"Middle Ground"After the Spanish conquest of the Aztec capital, the Franciscans founded a new mission town on the boundary between two lakeside communities—the Otomí of Teocalhuacan and the Nahua speakers of Tenayuca—long divided by political, cultural and linguistic differences.
In an effort to reconcile the rivals, the Franciscans founded the monastery of San Lorenzo Tlalnepantla as a "middle ground" between the two groups. The enterprise succeeded in a manner unforeseen by the friars, for as the original Indian communities declined, colonial Tlalnepantla grew and flourished.
|© Niccolo Brooker|
Known locally as the Cathedral, because of its imposing north tower, the former monastery church of Corpus Christi, reputedly designed by the prolific Spanish architect Francisco Becerra, was rebuilt in the 17th century following a disastrous fire which destroyed the beautiful wooden roof and damaged the main altarpiece.
On the left, carved under a relief image of St. Bartholomew with the date 1558, is a row of battlements above a frieze of disks—a glyph that signifies "Walled City," the Aztec place name for Tenayuca. On the right is a relief medallion of St. Lawrence, the patron of the monastery, beneath which is inscribed the name of Teocalhuacan (Place of the Large Temple) in Roman letters. A dedicatory inscription in Nahuatl mentioning the two towns appears on the pediment overhead with the date 1554. A sculpted disk, also inscribed, is flanked by hovering angels and represents the Host, which, with the monstrance above, tells us that the church is dedicated to Corpus Christi.
|west entry gable © Niccolo Brooker|
The former atrium is now a landscaped garden. At its center stands the original red sandstone cross, its arms and shaft densely carved with the Instruments of the Passion, some of them now much eroded.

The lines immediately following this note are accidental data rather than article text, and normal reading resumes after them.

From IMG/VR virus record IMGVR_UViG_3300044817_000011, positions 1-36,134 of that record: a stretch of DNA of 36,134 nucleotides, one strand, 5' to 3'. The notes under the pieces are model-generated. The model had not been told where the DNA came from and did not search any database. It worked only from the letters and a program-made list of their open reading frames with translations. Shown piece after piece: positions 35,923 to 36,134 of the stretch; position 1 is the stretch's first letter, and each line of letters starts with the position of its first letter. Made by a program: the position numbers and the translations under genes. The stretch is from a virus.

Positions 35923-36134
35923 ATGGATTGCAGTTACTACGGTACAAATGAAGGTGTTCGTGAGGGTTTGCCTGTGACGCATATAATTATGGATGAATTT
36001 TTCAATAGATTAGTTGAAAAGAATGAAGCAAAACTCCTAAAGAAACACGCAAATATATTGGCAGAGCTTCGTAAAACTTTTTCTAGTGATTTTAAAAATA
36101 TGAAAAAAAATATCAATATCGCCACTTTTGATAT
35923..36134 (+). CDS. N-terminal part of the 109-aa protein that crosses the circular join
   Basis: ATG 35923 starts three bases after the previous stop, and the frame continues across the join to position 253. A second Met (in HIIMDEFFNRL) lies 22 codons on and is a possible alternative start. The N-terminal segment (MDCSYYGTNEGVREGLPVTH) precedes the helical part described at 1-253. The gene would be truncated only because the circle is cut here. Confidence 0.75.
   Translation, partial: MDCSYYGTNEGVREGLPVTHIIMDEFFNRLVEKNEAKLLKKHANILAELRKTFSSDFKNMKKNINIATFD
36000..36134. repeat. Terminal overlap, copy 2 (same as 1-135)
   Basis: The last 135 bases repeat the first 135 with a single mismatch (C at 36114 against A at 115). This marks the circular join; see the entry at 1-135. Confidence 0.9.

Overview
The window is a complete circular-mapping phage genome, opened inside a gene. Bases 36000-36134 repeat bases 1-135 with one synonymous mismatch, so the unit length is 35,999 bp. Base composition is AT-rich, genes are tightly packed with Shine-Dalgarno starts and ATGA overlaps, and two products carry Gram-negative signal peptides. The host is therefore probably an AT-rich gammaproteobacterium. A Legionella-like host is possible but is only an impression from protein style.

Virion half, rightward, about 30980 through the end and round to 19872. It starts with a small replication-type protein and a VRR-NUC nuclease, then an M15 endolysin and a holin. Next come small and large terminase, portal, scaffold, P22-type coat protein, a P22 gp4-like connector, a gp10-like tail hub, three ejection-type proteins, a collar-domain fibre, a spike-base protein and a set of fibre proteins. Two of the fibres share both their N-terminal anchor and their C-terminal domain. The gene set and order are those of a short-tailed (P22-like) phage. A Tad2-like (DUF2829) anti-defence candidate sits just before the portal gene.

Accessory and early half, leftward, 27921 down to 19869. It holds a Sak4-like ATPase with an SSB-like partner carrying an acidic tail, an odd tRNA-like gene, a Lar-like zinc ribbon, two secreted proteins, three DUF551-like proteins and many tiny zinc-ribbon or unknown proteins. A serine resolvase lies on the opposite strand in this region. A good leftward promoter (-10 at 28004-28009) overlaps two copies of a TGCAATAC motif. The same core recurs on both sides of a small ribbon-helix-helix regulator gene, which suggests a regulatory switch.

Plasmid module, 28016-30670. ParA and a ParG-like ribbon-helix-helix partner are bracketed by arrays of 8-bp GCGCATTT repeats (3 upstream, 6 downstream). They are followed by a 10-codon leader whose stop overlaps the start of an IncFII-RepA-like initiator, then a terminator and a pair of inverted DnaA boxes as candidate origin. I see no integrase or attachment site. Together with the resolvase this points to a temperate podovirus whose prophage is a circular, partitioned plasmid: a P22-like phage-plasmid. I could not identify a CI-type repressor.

|cross detail © Felipe Falcón|
A Crown of Thorns at the crossing is flanked by stylized, bleeding Wounds on both arms, their deep center holes designed to hold nails or plugs. Outstretched hands at the tips point inwards to the Wounds. One hand holds a bag—presumably of silver coins. Pincers, a hammer, a chalice and the martyr's palm proceed down the shaft to the elevated base.A third Wound now appears on the side of the lower shaft, which originally faced forward as with the other two, but was later turned.
On the reverse, a pair of profile heads with streaming hair stand out on the arms, one with a speech glyph issuing from the mouth.
Facing the garden, a handsome arcaded loggia of seven bays stretches across the entire front of the convento.
Behind its center arch, emphasized by broad supporting piers, lies the recessed sanctuary of the former portería chapel. Perhaps such a long arcade was necessary to accommodate the two rival Indian groups on either side of the sanctuary altar on ceremonial occasions.
The cloister recalls the one at nearby Azcapotzalco, an airy, stone-flagged patio enclosed by simple Tuscan arcades of broad arches. Along the walks are remnant friezes and partial portraits of Franciscan bishops and friars painted in dark gray and sepia tones.
An ancient baptismal font rests in the secluded sacristy. Rimmed by the Franciscan knotted cord, it is also engraved with the worn glyph of Tenayuca and the date glyph of 1554, a further reminder of the complex history of Tlalnepantla.
The other principal treasure in the church is the gilded, three part main retablo, which replaced the burned altarpiece.
Dating from the later 1700s, and attributed to the eminent designer and retablista Isidoro Vicente de Balbás, it combines a variety of ornate late Baroque and rococo features. The iconic crucifix at center, El Señor de las Misericordias, is reputedly a processional cristo de caña from the 16th century.
text & b/w images © 1992 & 2015 Richard D. Perry